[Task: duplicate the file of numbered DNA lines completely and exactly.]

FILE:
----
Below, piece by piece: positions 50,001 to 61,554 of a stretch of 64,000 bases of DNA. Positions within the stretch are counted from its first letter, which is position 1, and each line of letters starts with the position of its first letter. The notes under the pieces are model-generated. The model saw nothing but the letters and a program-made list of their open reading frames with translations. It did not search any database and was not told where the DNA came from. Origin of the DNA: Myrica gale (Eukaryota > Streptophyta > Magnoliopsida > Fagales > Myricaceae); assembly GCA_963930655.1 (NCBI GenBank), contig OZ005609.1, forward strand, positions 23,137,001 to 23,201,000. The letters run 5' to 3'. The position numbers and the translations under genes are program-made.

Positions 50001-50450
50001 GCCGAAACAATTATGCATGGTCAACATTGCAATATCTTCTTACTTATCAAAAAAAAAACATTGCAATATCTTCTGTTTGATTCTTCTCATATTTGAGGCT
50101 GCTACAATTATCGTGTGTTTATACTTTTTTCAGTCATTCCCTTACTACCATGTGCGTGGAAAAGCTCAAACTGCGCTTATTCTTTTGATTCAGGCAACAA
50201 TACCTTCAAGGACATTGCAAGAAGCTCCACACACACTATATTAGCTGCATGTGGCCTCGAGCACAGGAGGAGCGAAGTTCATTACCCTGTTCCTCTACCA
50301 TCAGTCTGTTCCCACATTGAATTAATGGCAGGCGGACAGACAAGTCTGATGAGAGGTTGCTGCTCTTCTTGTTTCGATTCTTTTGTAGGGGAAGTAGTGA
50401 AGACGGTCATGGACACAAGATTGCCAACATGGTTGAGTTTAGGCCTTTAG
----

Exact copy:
Below, piece by piece: positions 50,001 to 61,554 of a stretch of 64,000 bases of DNA. Positions within the stretch are counted from its first letter, which is position 1, and each line of letters starts with the position of its first letter. The notes under the pieces are model-generated. The model saw nothing but the letters and a program-made list of their open reading frames with translations. It did not search any database and was not told where the DNA came from. Origin of the DNA: Myrica gale (Eukaryota > Streptophyta > Magnoliopsida > Fagales > Myricaceae); assembly GCA_963930655.1 (NCBI GenBank), contig OZ005609.1, forward strand, positions 23,137,001 to 23,201,000. The letters run 5' to 3'. The position numbers and the translations under genes are program-made.

Positions 50001-50450
50001 GCCGAAACAATTATGCATGGTCAACATTGCAATATCTTCTTACTTATCAAAAAAAAAACATTGCAATATCTTCTGTTTGATTCTTCTCATATTTGAGGCT
50101 GCTACAATTATCGTGTGTTTATACTTTTTTCAGTCATTCCCTTACTACCATGTGCGTGGAAAAGCTCAAACTGCGCTTATTCTTTTGATTCAGGCAACAA
50201 TACCTTCAAGGACATTGCAAGAAGCTCCACACACACTATATTAGCTGCATGTGGCCTCGAGCACAGGAGGAGCGAAGTTCATTACCCTGTTCCTCTACCA
50301 TCAGTCTGTTCCCACATTGAATTAATGGCAGGCGGACAGACAAGTCTGATGAGAGGTTGCTGCTCTTCTTGTTTCGATTCTTTTGTAGGGGAAGTAGTGA
50401 AGACGGTCATGGACACAAGATTGCCAACATGGTTGAGTTTAGGCCTTTAG